Our Great High Priest (Brandon Crowe)
In the new issue of Credo Magazine, “Prophet, Priest, King,” Brandon Crowe has contributed an article called “Our Great High Priest.” Crowe (PhD, Edinburgh) is associate professor of New Testament at Westminster Theological Seminary and book review editor for the Westminster Theological Journal. Crowe is the author of The Obedient Son: Deuteronomy and Christology in the Gospel of Matthew, and The Message of the General Epistles in the History of Redemption: Wisdom from James, Peter, John, and Jude.
Here is the start of his article:
From the earliest centuries of the church, Christian theologians have articulated Jesus’ person and work in terms of prophet, priest, and king. One of the clearest places we see the interplay of these three offices of Christ is in Hebrews. More specifically, one of the distinctive contributions of Hebrews is its teaching on Jesus as our great high priest. In fact, one could argue that the main point of Hebrews is to explain the significance of Jesus’ high priesthood. In Hebrews 8:1 we read: “Now the [main] point in what we are saying is this: we have such a high priest, one who is seated at the right hand of the throne of the Majesty in heaven.” Protestants today may not always see the practical value in priesthood, since we do not believe that the mediation of a special order of priests is necessary to assist in our approach to God (unlike, for example, Roman Catholicism). However, this does not mean that priesthood is somehow unimportant or unnecessary. In fact, Scripture teaches that we all require a priest to approach God. But Hebrews emphasizes that Jesus Christ himself is our priest—indeed, our great high priest—and he has no rivals. Therefore, we do not need to rely on any lesser order of imperfect priests to approach God. What, then, does it mean for Jesus to be our great high priest? We will consider three aspects from Hebrews, and then broaden our focus to consider some other New Testament passages as well.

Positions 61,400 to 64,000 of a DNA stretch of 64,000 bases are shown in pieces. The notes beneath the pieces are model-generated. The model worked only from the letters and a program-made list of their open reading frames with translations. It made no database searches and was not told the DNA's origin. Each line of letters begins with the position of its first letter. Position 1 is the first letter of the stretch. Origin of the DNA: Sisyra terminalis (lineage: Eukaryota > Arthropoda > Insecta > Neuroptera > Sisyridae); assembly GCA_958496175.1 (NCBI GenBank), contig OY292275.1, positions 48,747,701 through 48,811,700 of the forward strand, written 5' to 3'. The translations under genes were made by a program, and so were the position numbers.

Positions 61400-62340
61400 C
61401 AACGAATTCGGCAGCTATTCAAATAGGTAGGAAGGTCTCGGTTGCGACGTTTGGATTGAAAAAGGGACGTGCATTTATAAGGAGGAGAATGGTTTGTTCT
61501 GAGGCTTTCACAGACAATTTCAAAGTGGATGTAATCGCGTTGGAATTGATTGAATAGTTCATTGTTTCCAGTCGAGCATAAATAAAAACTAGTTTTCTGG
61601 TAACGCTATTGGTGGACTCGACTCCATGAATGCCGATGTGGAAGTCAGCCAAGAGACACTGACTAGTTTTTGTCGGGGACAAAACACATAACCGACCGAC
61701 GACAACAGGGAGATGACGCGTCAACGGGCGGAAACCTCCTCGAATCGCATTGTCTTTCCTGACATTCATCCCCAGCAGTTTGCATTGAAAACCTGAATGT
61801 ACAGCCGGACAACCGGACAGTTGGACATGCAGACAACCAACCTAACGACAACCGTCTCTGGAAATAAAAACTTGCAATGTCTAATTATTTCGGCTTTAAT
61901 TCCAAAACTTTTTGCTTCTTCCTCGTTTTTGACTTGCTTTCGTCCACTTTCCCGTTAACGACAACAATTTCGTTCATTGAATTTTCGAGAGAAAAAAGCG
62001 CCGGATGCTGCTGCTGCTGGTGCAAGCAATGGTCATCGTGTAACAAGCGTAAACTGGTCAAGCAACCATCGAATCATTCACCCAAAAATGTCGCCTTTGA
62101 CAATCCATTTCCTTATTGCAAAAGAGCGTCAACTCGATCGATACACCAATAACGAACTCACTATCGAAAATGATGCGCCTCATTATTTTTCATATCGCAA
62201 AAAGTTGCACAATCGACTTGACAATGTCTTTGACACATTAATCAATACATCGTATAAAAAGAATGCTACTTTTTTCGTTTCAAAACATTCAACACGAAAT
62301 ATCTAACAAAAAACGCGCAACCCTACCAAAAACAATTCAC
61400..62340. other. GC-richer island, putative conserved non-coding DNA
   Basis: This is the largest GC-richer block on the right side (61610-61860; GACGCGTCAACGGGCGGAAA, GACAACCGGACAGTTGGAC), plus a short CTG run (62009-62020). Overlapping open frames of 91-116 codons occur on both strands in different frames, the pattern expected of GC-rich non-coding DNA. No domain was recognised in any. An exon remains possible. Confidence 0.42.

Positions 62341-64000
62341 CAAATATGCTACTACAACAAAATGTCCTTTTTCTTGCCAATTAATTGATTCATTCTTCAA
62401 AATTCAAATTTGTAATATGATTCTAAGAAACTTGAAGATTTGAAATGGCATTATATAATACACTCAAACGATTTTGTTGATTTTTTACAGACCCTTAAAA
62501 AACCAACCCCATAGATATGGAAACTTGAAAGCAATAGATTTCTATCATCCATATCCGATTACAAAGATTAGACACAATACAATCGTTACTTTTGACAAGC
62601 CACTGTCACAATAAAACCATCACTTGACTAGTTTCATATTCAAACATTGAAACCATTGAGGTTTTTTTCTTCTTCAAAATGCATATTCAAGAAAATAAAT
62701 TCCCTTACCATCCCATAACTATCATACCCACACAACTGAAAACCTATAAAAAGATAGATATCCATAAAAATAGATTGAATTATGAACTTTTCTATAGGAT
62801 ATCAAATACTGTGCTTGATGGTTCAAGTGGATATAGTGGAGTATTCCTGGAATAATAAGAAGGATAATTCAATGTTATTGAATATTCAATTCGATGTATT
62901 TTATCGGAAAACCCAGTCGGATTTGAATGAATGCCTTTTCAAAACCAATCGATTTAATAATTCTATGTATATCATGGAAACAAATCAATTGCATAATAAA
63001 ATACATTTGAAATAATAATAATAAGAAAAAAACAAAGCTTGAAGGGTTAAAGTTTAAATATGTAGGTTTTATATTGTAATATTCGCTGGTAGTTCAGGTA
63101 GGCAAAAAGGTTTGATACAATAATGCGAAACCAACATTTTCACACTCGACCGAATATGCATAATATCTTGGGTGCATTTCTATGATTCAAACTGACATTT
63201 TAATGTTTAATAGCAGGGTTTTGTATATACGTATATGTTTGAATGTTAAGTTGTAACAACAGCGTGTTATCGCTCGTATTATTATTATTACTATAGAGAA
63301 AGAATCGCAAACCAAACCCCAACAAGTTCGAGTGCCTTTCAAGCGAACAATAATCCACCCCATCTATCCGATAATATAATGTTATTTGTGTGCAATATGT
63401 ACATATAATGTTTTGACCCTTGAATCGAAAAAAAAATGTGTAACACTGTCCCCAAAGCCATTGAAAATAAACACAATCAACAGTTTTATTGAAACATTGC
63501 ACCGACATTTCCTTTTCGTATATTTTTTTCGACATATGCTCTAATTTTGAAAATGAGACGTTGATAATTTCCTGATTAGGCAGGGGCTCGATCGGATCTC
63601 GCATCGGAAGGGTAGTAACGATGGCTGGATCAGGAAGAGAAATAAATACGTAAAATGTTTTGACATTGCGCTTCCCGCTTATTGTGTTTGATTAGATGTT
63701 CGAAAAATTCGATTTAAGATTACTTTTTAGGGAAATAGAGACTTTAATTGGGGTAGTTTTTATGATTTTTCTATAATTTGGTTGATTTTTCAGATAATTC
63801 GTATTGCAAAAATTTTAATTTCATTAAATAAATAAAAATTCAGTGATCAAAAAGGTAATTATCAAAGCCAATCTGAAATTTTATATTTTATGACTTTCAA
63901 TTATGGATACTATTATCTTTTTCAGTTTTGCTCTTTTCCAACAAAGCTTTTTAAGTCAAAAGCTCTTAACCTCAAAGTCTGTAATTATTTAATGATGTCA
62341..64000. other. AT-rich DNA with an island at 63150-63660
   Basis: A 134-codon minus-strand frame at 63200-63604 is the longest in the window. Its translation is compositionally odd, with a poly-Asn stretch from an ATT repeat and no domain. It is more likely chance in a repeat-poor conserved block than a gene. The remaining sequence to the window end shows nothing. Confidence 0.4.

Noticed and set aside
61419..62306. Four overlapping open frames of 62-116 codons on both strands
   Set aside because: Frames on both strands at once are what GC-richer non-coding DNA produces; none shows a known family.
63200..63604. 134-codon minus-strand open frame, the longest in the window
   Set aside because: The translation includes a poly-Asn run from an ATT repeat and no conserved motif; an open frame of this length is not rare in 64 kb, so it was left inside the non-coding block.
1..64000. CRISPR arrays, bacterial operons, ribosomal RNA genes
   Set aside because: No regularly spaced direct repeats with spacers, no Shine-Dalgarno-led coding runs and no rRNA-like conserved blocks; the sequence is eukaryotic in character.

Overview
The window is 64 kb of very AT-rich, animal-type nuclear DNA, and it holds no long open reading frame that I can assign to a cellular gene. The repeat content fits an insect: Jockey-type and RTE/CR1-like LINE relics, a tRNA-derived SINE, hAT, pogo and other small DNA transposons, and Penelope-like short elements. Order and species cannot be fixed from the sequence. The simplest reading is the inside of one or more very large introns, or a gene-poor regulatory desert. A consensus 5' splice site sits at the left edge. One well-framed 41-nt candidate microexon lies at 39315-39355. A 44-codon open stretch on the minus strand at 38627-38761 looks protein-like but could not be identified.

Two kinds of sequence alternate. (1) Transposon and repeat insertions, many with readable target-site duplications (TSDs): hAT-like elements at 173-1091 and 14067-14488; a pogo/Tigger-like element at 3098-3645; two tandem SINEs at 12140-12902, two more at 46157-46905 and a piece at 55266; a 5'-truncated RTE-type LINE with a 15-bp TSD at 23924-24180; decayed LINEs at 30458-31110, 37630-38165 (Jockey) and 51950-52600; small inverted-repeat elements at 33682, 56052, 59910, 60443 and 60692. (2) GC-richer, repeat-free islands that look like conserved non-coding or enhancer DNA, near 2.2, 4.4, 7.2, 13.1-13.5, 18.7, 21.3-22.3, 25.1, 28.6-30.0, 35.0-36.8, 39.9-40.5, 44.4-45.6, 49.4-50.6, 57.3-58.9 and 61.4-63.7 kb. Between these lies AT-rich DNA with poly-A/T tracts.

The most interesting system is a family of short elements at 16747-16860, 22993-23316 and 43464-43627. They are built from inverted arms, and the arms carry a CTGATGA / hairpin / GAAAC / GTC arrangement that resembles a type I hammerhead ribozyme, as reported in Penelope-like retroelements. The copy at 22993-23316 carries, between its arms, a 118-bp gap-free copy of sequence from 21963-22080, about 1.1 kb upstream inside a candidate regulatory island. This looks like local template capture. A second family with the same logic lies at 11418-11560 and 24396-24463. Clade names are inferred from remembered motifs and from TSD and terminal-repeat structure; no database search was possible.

The High Priesthood of Jesus in Hebrews
First, as our great high priest Jesus has offered the final sacrifice to atone for sins (Heb. 10:14). Because Jesus’ sacrifice is perfect, no additional sacrifice is needed forever. This is the case because Jesus did not simply offer a sacrifice that was external to himself, but he offered himself as the perfect sacrifice. A key text in this regard is Hebrews 10:5–7, which quotes Psalm 40:6–8:
“Consequently, when Christ came into the world, he said, “Sacrifices and offerings you have not desired, but a body have you prepared for me; in burnt offerings and sin offerings you have taken no pleasure. Then I said, ‘Behold, I have come to do your will, O God, as it is written of me in the scroll of the book.’”
Hebrews 10:9 then adds: “And by that will we have been sanctified through the offering of the body of Jesus Christ once for all.” Jesus’ sacrifice provides the solution to a problem that we often find in the Old Testament: even where sacrifices may be offered, people’s hearts (including those of the priests) were often far from God.
Jesus overcame the imperfection of previous offerings by offering the sacrifice of his own body. For in his body, Jesus was fully devoted to God in every way. Jesus never sinned, whether by deeds of omission or commission, and therefore he realized the perfection in himself that is necessary for true remission of sins. Jesus lived a perfect life, which enabled him to serve himself as the perfect sacrifice. As Hebrews says, without the shedding of blood there is no forgiveness of sins (9:22). However, the blood of bulls and goats can never suffice to take away sins (10:1, 4). That is why it is such wonderful news that Jesus himself is our final sacrifice. Jesus can actually bring true and lasting forgiveness of sins because of the value of his sacrifice.